Beñat Intxausti (Team Sky) could be out for longer than initially expected after he was diagnosed with mononucleosis. Intxausti has been out of action since he withdrew from the Ruta del Sol last month, missing Strade Bianche and Tirreno-Adriatico during that time, and he now worries that the illness could prevent him from riding the Giro d’Italia in May.
“There are less than two months, and at this moment, I have not touched my bike in a month. I don’t know when I will start, but I don’t want it to become an obsession,” Intxausti told Basque website eitb.eus.
The 29-year-old has a good record at the Italian Grand Tour with two stage wins and a career-best eighth place overall. Intxausti is down to ride his fourth Giro d’Italia this season, where he is set to ride alongside new teammate and fellow Spaniard Mikel Landa, who finished third last season.
“I love the Giro, but if I go I would like to be in a good condition so maybe I will have to evaluate an alternative calendar,” Intxausti explained. “Within six or seven days, I would like to do a little on the rollers and see how the body is and how it responds after this break.”
Intxausti is in his first season with Team Sky after joining from Movistar over the winter. After starting his campaign at the Mallorca Challenge, Intxausti went to the Volta a la Comunitat Valenciana where he finished third behind his teammate Wout Poels. Subsequently, he was due to ride the Ruta del Sol but, two days before the start, he announced on Twitter that he was ill and would not be able to participate.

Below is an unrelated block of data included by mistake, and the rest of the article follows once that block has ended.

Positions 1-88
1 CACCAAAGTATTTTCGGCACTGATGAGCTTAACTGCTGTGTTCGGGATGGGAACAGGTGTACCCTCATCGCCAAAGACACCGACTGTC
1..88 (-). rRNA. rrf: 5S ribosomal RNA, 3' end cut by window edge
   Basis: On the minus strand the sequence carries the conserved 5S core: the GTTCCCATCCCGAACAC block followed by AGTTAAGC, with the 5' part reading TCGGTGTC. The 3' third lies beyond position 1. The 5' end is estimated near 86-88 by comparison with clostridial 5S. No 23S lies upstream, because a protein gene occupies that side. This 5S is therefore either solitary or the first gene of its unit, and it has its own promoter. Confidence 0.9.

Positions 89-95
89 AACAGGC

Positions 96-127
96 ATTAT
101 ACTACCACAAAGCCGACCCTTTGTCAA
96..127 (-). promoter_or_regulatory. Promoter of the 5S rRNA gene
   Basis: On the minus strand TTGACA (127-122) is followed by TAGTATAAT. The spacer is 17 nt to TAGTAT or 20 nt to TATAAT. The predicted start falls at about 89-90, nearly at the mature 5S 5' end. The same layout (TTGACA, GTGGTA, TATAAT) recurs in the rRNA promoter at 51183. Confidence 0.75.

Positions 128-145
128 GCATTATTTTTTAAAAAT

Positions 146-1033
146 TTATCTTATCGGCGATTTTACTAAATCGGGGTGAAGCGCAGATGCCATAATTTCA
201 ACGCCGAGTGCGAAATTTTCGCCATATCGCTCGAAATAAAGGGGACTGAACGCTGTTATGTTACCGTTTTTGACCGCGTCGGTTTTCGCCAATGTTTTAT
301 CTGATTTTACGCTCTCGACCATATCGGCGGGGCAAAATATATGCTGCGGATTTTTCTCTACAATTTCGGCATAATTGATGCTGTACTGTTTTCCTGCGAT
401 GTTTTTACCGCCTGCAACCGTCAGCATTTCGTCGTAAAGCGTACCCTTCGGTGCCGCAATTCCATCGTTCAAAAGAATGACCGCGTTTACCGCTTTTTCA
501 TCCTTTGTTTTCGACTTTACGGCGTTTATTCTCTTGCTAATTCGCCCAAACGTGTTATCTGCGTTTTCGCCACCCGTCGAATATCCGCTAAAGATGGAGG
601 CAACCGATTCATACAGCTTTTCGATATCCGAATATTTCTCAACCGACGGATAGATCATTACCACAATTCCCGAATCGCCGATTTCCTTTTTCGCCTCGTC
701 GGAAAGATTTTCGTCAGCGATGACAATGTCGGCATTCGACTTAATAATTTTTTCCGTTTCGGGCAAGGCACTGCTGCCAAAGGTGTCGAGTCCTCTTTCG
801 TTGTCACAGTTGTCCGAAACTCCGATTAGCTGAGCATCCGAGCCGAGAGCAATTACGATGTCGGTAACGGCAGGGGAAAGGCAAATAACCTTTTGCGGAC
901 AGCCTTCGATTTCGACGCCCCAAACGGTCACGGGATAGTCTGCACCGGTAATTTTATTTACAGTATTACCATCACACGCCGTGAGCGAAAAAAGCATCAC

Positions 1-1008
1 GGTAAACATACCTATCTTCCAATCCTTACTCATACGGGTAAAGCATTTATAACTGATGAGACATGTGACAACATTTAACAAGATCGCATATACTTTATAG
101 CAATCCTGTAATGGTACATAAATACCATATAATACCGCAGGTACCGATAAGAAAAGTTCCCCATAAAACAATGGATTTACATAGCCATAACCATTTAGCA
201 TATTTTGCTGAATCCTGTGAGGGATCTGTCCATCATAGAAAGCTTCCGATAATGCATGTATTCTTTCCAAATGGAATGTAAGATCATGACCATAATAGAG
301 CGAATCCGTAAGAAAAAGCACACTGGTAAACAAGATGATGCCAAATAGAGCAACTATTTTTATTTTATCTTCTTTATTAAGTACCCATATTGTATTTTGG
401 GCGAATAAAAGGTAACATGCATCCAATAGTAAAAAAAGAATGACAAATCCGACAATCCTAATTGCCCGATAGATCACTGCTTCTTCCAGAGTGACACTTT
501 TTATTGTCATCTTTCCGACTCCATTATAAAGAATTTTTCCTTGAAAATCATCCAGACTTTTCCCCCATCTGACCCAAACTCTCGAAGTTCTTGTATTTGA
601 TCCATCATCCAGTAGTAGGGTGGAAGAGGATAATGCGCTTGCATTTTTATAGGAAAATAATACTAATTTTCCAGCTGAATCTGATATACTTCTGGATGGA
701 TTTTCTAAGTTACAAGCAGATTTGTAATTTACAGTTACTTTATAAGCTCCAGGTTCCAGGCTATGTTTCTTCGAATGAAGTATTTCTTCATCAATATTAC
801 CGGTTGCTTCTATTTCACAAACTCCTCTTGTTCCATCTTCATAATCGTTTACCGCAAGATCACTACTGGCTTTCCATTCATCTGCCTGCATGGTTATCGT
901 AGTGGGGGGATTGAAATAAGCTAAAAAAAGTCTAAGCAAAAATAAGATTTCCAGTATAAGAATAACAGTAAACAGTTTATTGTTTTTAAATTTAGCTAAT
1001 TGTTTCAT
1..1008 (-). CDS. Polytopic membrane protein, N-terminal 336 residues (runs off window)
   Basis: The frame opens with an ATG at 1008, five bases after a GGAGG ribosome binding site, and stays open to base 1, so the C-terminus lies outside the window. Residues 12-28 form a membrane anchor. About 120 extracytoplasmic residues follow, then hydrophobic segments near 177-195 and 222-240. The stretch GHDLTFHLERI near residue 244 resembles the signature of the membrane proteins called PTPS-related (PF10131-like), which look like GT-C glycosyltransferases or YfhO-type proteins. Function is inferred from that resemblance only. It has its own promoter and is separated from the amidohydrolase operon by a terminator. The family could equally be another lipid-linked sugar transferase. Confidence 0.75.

Initially, Intxausti was under the impression that he was suffering from a minor cold, but when he didn’t respond to medication, he underwent further tests. He was eventually that told he had mononucleosis - also known as the Epstein-Barr virus - a condition that has kept BMC’s Stefan Küng on the sidelines this season. Julian Alaphilippe (Etixx-QuickStep) also had to end his 2015 season early due to the virus.
“I was weak, with a tired body. At first, I had the symptoms of a bad cold,” Intxausti told Deia.com. “I started thinking about the issue because they could not give me an accurate reason for my illness.
“The team doctor already suspected it, and once he confirmed it to me, I was feeling calmer. The uncertainty was the worst thing because I felt bad and I wasn’t getting any better… It can only be cured with rest and patience. There is no date or exact time for recovery, but they said that it is usually in the body for between a month and forty days.”
Intxausti says that he is beginning to get better, and his appetite has returned. “The important thing is to recover completely. I'm not looking at the calendar. I will return when I can, when the body responds."
Intxausti’s next planned race is the Vuelta al País Vasco at the start of April.
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